Thank goodness for this last part, because I did fail. Pretty miserably. I wrote about my goals towards the beginning on November here, and I must say, I really did think I had pared back a lot on my overly idealistic goals and was finally being more realistically ambitious. However, I achieved only 1.75 out of 4 written pieces that I set myself as goals. I wrote 3/4 of a paper that I am now ignoring rather pointedly, and a (pleasing) abstract for a book I really want to contribute to. I have not even planned out the 2nd abstract I planned to write (and the deadline has been moved quite a bit back, which doesn’t help with the fear-factor-panic-motivation), and I did not even attempt the other paper for the special issue. I spent one week out of the 4 actually writing and reading every day. One. So, there you go. That’s my AcWriMo confession. I am, to say the least, disappointed with my poor showing, but rather than eat too much chocolate in an attempt to console myself (although I kind of did this too, sadly), I thought I would blog about it in an attempt to reflect on and learn something more about my writing habits, enablers and big brick walls.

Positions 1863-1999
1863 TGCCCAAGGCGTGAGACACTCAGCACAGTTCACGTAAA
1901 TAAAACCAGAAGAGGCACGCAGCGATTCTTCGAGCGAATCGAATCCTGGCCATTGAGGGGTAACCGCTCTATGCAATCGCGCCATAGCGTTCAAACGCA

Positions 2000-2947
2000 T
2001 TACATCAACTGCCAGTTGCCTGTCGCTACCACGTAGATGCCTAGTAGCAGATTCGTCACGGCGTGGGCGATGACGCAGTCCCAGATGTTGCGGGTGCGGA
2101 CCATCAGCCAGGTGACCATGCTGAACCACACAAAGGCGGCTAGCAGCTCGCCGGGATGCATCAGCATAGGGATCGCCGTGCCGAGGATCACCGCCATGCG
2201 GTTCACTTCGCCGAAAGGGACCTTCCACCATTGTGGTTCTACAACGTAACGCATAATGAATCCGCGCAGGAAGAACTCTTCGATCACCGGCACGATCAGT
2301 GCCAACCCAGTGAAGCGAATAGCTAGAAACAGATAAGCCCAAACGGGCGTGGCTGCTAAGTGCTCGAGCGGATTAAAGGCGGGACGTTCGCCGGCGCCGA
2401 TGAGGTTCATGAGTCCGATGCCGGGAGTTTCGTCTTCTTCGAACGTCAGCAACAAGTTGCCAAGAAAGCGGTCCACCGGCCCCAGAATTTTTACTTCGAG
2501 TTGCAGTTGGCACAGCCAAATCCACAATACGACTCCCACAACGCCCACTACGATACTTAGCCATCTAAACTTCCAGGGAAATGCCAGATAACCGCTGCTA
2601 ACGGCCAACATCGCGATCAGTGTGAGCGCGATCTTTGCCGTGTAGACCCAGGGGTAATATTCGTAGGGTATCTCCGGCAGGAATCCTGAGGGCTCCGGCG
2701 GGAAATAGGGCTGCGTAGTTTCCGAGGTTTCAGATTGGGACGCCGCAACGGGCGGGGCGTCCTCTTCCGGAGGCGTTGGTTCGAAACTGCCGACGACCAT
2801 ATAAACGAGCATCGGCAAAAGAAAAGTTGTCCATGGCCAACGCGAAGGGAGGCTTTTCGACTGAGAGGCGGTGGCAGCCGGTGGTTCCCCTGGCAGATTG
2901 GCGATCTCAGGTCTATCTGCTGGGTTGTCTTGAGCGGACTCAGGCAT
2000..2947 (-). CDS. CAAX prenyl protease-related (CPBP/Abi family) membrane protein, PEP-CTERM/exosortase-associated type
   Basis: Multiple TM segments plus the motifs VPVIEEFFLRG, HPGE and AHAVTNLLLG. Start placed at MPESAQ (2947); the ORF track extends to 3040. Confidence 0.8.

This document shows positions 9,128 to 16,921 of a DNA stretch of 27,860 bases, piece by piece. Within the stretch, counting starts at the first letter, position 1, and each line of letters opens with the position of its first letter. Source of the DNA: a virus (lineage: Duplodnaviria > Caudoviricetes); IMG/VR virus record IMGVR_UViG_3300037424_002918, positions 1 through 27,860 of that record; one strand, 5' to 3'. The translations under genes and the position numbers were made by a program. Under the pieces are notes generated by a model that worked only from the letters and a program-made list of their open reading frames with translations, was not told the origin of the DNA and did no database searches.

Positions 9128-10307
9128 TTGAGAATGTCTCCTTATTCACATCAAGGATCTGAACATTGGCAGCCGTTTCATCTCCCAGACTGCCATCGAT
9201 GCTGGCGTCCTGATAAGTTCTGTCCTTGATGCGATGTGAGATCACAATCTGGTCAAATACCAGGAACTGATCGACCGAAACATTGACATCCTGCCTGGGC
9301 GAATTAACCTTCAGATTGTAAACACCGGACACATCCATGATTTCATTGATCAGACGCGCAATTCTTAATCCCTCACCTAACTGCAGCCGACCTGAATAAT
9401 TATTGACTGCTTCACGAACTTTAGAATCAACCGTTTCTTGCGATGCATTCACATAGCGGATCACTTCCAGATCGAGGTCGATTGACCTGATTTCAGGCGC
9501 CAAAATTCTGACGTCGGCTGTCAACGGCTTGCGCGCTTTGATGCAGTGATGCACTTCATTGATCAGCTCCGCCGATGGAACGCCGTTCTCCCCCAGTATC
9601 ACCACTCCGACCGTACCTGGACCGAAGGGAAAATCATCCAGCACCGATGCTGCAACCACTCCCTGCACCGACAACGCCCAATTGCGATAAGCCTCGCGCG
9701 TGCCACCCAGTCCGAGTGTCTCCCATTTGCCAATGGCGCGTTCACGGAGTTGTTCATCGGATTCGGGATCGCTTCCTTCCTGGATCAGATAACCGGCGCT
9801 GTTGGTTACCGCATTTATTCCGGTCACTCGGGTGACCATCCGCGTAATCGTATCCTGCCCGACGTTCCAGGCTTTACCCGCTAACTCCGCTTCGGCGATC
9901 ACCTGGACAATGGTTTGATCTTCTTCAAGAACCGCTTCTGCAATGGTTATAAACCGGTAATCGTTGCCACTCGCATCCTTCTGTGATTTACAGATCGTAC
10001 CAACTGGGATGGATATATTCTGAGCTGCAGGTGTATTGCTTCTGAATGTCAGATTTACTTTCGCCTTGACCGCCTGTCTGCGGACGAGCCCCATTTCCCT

Enablers – start with the positives: Even though I did not get to where I wanted to go with my writing this last month, I really loved being part of this big writing community. We all posted quite regularly in the FB group, and sent each other virtual ‘high-5’s’ and encouragement, as well as sympathy and images of Pusheen the Cat. It felt like a warm, encouraging and connected space, and if you’re going to push yourself to reach deadlines and do more than you usually do, that is a good space to be in while doing it.